In about 50% of instances where an early stage company actually succeeds in raising venture capital, the founder CEO is fired within the first year and kisses most of his or her equity good-bye. Even the Wall Street Journal pointed this out in a article by Barnaby Federer from 09/30/02:
"If you ask a VC what value they add, and you get them after a few drinks, they'll say, 'We replace the CEO' ", he said. And that, he indicated, does not vary with the economic climate.
It usually occurs in this manner. The venture capitalist invites the founder out for a friendly lunch. During the meal the venture capitalist brings up a new person who would benefit the company greatly through his connections or industry experience. The venture capitalist explains that although this person is not available to serve on the management team, he could probably find the time to serve as a director. Yes, it would mean making the board larger than originally agreed to by everyone but this guy is a “star”. The founder wishing to please his venture capitalist reluctantly agrees to the change in board size.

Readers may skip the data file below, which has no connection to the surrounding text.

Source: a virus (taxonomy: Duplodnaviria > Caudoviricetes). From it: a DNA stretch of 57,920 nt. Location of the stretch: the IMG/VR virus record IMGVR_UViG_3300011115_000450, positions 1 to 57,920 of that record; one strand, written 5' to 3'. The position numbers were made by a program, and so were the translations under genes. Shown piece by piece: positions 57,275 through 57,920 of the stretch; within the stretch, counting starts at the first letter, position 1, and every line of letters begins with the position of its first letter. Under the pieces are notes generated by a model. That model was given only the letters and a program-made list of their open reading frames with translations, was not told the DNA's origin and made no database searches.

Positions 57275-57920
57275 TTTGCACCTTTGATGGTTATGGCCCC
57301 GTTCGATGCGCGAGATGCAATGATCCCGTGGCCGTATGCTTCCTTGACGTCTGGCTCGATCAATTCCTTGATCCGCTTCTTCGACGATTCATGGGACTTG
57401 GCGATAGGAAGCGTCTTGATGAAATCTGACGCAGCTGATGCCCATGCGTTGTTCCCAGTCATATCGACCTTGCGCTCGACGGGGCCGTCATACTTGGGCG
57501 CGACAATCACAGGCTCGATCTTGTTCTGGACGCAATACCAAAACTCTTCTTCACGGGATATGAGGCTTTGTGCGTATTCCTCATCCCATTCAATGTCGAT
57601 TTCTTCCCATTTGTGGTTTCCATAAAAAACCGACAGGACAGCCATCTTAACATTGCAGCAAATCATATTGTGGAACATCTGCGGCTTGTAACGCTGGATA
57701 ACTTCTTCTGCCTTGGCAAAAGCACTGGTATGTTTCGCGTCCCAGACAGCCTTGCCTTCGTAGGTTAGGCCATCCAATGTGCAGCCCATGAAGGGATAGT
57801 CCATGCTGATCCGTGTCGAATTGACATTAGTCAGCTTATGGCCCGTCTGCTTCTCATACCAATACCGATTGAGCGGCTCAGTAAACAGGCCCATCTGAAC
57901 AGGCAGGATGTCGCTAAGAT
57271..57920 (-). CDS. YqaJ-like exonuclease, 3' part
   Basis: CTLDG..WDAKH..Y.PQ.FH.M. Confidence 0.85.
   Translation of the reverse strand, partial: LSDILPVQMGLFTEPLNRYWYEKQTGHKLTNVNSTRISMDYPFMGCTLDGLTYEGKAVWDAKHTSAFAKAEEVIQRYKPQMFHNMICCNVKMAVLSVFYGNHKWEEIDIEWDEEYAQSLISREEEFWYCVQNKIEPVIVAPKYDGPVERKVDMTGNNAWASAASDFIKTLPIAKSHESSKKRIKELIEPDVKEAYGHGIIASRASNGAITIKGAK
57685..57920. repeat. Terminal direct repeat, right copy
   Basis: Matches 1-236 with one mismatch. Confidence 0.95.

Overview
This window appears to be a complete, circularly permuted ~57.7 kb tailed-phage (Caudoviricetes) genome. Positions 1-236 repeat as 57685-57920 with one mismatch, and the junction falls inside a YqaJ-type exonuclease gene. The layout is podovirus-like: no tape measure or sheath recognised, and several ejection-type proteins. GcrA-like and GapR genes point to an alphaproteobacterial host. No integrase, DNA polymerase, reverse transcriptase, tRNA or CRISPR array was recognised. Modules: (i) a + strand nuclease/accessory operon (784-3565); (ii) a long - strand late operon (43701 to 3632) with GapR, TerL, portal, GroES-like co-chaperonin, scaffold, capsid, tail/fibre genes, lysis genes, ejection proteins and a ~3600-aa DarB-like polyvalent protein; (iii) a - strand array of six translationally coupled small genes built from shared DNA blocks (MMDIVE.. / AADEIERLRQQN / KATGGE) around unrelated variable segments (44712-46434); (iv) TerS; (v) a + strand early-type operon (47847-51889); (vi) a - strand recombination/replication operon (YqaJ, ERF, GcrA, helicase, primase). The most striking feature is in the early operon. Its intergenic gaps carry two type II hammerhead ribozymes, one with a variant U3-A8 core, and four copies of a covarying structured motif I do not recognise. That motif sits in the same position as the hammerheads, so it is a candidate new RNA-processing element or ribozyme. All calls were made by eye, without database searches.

The new face turns out to be the extra vote the venture capitalist needed to make wholesale management changes. Within a week the board has fired the founding team and replaced them with friends of the venture capitalist. Oftentimes the new board member assumes the CEO role.
Yes, this scenario happens often and has little to do with the founding team’s performance. Venture capitalists just prefer their friends at the helm.
Bottom Line: If you had the clout at the beginning to negotiate a board of directors balanced between management and venture capitalist, don't be a wimp and give it away for nothing. To do so only reinforces the venture capitalist's belief that he was right about replacing you.
The best tactic to employ when faced with this offer is tell the venture capitalist that you 1) can't recommend someone for a board seat until you are satisfied that they can make an actual contribution, and 2) that since the board is working well it would be preferable to compensate this person--once they have made a tangible contribution--with consulting fees instead of a board position.
Finally, if you sense a strong negative reaction from the venture capitalist you can be assured that there's trouble brewing in River City and it's spelled with a capital "T". He will always have a Plan B for pink-slipping you and it won't be pleasant. Call your lawyer immediately, and I mean your lawyer not the company's.
You're about to experience your own personal "Night of the Long Knives".
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